Twila Brase is the president and co-founder of Citizens' Council for Health Freedom whose mission is to protect health care choices, individualized patient care and medical and genetic privacy rights. Twila is a certified public health nurse and is speaker on the 'Health Freedom Minute'.
The American Healthcare Act has been unveiled. So how does Twila view this new proposal? She believes Obamacare has been a federal takeover of the healthcare system. However, she doesn't see the new proposal as a complete repeal. Only some aspects have been repealed.
All but one of the taxes have been repealed and the Republicans 'zero out' the mandate and penalties, replacing the latter two items with their own version. This means that if you don't purchase health insurance and don't maintain continuous coverage, then you pay a 30% penalty.
In addition, they're installing their own version of Obamacare's subsidy program. This creates a brand new entitlement program called 'Refundable Tax Credits'. Under this program you get a certain amount of money that you can take off of your tax statement for buying insurance.
Replacing the 'State Innovation Fund' is the 'Patient and State Stability Fund'. This is 100 billion dollars to bail-out insurers to cover people with pre-existing conditions.
For Twila, the insuring of those with pre-existing conditions is the centerpiece of Obamacare and any government run, national healthcare system. She believes that's what got us into trouble with skyrocketing premiums. In other words, everyone else ended up paying for those who never had insurance.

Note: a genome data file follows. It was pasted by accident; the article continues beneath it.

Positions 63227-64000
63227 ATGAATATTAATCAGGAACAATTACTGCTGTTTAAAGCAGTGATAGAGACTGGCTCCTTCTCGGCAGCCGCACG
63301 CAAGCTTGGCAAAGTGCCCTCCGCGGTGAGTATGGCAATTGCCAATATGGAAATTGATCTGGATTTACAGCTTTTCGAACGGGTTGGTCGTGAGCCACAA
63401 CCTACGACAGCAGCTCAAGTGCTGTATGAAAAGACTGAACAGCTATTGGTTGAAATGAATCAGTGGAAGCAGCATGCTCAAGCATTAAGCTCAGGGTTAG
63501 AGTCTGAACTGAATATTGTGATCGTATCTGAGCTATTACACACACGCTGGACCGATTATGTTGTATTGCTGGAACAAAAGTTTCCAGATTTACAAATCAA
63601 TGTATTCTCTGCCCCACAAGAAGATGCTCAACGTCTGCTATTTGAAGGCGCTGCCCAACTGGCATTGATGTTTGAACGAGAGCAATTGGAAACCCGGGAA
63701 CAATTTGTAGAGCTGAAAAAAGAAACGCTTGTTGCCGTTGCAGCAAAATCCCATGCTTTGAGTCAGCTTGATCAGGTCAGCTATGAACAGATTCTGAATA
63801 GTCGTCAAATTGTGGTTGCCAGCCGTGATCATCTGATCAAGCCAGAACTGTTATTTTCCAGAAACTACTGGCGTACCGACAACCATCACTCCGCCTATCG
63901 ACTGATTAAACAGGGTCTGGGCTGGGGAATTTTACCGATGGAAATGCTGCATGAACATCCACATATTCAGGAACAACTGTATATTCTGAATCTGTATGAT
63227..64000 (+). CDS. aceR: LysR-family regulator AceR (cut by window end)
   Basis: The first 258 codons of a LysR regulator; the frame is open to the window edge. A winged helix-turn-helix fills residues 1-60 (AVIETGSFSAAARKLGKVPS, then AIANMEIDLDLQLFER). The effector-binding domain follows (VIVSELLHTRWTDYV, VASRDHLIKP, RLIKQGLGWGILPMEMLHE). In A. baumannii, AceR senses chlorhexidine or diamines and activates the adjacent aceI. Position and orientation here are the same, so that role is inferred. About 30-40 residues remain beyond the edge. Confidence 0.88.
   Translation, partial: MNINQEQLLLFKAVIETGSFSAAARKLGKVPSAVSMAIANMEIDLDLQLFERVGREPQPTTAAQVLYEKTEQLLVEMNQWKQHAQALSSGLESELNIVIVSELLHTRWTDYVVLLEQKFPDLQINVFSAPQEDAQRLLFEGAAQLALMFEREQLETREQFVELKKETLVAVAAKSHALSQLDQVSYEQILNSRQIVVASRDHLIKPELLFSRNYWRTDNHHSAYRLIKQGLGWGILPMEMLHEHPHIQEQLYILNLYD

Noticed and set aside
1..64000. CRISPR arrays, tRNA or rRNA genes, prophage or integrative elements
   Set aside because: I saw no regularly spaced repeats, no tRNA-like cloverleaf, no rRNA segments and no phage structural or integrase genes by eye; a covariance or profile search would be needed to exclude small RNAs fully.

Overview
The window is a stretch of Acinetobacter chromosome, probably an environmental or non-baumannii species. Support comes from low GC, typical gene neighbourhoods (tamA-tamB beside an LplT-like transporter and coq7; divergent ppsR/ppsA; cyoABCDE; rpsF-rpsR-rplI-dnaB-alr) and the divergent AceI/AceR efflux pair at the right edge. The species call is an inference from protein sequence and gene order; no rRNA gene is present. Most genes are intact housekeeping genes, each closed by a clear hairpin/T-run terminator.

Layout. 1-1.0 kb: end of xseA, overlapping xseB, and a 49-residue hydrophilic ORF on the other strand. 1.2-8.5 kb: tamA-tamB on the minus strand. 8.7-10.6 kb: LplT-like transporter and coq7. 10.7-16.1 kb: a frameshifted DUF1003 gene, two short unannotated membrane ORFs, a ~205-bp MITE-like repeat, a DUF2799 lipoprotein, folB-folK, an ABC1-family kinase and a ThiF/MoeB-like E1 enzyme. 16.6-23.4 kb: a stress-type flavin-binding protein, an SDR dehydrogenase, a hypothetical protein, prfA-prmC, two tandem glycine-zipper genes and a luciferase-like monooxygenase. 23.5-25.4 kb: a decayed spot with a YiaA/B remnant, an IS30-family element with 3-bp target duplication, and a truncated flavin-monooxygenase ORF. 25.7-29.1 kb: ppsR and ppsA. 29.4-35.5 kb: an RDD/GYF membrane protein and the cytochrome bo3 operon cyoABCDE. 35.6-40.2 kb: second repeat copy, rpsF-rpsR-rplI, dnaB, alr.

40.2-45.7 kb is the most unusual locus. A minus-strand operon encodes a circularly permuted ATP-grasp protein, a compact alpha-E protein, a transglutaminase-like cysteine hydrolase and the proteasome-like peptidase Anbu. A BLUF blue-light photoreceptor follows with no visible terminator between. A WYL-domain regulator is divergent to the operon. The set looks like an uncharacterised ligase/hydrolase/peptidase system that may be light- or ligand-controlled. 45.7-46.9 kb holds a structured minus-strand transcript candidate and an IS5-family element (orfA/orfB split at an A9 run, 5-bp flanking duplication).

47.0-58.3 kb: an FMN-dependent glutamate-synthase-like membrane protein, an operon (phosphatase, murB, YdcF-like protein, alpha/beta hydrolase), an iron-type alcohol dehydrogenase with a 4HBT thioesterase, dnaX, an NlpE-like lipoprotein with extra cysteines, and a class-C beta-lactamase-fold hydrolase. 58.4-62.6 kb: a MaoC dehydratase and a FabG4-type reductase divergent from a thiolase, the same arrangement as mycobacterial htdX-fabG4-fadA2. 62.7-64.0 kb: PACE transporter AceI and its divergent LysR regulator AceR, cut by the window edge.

There are ways this can be handled and that was handled at the state level. There were 35 states that had high-risk pools for those with pre-existing conditions. You would have to pay more money if you were in that group but you could obtain coverage. There were some limitations to that aspect of insurance, but it was a way for states to encourage people to be covered.
She feels this issue of pre-existing conditions could be taken care of by encouraging parents to buy a policy for their children before birth. Then they can hand that policy over to the child to take with them into adulthood and never doing family or employer policies.
For Twila, the new plan is not a repeal or replacement for Obamacare. Instead, it tends to rename, restructure and reconfigure certain areas as it retains federal control. She believes the Republicans need a much bigger vision in order to get back to health freedom and this bill isn't it.
Other aspects of this topic that were discussed include:
--Whether the new plan will modernize and strengthen Medicaid
--Health savings accounts
--Are the Republicans taking a chance with House seats by proposing what appears to be nothing more than a scaled-back version of Obamacare?